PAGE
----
Keegan Deane is a bad man. He’s not, like, a supervillain — though various disappointed women and debtors might argue the point — but he definitely makes a habit of committing minor sins on a regular basis. Keegan is also the star of Rake, a.k.a. House But Like a Lawyer This Time, and the premiere of the new Fox show played out like a veritable laundry list of minor moral infractions by the anti-heroic protagonist. You can read our critic Jeff Jensen’s review of the premiere hour here — or just read on for the laundry list!
1. When we meet Keegan, he already owes someone $59,000, earning him a beating from a friendly enforcer. Owing this much money is not necessarily a crime, but we can all agree that it is not quite an example of modeling bad behavior.
2. After bringing a beautiful woman to a party and then ignoring her for several hours to further indulge his gambling addiction, he brings said beautiful woman to the home of his married-with-children friends Ben and Scarlett. It is strongly implied that he has sex with the woman on the bed that usually belongs to Ben and Scarlett’s son.
3. In the process, he also breaks several parking restrictions, getting his car towed in the process. You judge, but this actually happens to everyone in Los Angeles all of the time.
4. Mistakenly identifies said beautiful woman the next day as “Castanya.” (Real name: Chasty. Gotta love Los Angeles!)
5. Makes his friend Ben lie to Scarlett about the existence of said beautiful woman, therefore putting Ben into what scientists refer to as “the doghouse.”
6. Drives with an expired license. Specifically, driving a car he doesn’t own with an expired license. More specifically, driving several children to school in a car he doesn’t own with an expired license.
7. Is late to his regular appointment with local hooker-with-a-heart-of-gold Mikki. You judge, but this actually happens to everyone in Los Angeles all of the time.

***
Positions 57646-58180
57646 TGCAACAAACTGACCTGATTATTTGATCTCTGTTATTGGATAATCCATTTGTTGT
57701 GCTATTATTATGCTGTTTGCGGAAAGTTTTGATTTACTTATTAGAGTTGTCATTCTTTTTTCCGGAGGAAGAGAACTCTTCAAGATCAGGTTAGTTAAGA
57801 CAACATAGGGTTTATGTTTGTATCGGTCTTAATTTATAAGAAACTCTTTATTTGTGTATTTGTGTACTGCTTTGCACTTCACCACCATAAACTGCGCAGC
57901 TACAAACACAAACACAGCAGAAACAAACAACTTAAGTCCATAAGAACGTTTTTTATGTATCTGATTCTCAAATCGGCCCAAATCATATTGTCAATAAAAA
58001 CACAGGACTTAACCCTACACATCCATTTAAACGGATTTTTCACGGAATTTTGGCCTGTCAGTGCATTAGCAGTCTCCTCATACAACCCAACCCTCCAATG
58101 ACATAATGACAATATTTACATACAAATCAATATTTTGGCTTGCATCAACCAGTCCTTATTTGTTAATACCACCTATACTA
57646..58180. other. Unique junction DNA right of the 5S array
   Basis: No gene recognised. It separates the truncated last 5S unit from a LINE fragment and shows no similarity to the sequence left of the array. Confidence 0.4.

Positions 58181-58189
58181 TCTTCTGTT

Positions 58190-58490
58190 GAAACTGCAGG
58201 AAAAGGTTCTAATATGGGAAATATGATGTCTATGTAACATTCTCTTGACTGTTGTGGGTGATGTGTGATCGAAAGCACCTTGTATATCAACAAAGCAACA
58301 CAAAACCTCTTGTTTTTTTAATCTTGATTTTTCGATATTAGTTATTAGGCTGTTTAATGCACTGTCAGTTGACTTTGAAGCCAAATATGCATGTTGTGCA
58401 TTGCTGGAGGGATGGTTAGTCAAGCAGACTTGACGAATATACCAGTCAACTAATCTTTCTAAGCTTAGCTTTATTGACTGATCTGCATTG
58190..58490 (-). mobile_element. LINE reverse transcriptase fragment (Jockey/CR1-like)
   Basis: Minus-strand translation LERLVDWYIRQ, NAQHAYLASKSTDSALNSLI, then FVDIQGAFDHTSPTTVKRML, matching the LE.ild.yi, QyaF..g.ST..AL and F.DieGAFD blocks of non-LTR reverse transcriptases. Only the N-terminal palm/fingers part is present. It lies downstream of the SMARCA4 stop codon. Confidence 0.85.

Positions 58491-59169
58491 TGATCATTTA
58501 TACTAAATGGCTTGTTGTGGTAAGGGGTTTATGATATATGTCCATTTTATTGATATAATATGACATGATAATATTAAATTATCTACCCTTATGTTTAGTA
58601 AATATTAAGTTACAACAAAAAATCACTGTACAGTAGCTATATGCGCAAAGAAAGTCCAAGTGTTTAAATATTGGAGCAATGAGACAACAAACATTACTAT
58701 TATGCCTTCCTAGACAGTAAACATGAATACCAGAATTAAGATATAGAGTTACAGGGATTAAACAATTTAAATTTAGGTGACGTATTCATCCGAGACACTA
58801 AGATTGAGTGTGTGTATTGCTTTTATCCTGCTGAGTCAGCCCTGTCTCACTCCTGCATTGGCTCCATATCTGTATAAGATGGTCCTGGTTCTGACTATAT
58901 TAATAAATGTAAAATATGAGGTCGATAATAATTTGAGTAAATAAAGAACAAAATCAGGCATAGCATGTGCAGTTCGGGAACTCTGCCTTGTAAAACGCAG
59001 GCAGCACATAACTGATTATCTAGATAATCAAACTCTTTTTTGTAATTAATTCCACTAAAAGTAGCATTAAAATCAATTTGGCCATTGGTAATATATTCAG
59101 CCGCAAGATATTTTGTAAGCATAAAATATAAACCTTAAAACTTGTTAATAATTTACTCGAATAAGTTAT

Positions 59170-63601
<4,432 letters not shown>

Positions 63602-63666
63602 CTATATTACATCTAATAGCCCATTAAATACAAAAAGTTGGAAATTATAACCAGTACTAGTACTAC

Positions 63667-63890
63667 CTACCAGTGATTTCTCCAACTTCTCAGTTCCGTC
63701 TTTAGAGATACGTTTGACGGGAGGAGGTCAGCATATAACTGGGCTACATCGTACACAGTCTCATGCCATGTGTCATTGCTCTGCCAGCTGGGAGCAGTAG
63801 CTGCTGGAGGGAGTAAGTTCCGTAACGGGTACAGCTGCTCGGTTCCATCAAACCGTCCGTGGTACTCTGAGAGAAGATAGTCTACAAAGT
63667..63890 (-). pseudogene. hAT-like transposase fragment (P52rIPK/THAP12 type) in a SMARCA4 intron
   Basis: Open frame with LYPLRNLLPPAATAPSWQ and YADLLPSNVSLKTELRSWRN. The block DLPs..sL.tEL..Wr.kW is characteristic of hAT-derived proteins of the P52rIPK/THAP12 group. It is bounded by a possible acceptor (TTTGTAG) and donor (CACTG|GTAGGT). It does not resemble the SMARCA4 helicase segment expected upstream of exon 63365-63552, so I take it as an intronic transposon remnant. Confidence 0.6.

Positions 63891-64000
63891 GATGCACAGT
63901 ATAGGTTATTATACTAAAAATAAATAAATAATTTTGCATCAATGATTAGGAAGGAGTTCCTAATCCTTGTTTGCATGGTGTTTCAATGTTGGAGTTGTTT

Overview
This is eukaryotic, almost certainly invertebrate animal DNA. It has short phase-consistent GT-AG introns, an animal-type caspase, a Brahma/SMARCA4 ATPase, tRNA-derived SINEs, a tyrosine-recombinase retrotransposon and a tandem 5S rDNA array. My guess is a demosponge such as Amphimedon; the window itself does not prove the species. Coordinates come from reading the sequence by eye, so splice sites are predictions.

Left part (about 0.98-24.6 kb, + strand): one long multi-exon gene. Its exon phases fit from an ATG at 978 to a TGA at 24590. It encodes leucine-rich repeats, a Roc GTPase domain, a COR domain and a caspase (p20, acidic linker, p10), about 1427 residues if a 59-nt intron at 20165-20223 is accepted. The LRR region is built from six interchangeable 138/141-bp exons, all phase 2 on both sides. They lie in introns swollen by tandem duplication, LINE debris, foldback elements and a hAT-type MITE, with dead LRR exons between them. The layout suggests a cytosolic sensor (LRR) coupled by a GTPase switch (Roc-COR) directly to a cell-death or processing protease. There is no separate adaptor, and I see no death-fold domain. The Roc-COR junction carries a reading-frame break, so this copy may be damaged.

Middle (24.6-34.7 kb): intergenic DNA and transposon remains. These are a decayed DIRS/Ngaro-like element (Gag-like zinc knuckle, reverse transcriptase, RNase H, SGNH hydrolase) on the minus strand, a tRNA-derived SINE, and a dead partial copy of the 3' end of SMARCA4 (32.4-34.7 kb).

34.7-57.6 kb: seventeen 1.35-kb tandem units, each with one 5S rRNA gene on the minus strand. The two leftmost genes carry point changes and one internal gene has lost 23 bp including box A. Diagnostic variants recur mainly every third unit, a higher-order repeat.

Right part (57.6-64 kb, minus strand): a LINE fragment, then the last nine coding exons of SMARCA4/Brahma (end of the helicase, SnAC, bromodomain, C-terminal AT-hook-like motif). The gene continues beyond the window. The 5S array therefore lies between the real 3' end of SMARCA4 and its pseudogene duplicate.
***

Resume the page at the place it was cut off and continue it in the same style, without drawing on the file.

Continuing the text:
8. He attempts to sell a rare tuna for $15,000 as a way to begin to pay off the aforementioned $59,000, but a potential buyer offers $25,000. Said buyer later lowers the price to $14,000, citing the tuna’s lack of fat. Rather than just taking the money and beginning to pay off his many debts, Keegan demands the full $25,000, eventually getting the price lowered to $10,000, and then to nothing.
9. Upon discovering that his client might be an innocent man, Keegan immediately starts imagining the payoff a Civil Suit might bring. “$100 million! $200 million!” When someone reminds him that he would also be helping an innocent man, Keegan confusingly responds: “Who?”
10. Taking his underage son for a driving lesson, he ignores his son’s cries of fear with regards to driving on the freeway. When his son, terrified, finally stops the car in the middle of the road, another car rams them. Greg Kinnear + Children + Cars = Disaster.
11. Shamelessly flirts with Greta Van Susteren during an appearance on her show. Fortunately, Greta Van don’t even give him the time of the day.
12. Uses byzantine logic to get his somewhat-innocent client to admit to the one murder he did commit while agreeing to get his other eight convictions overturned. I guess technically this is an example of doing the right thing. Maybe Rake is really about how there’s no such thing as “the right thing.” Los Angeles!
13. Picks up his car at the impound lot intending to drive, once again, without a license. Upon discovering that the LAPD has achieved vengeance by squashing his car into a cube, he leaves the aforementioned rare tuna inside one of the cop’s cars. I guess he broke into the car? That’s probably not a good thing, right?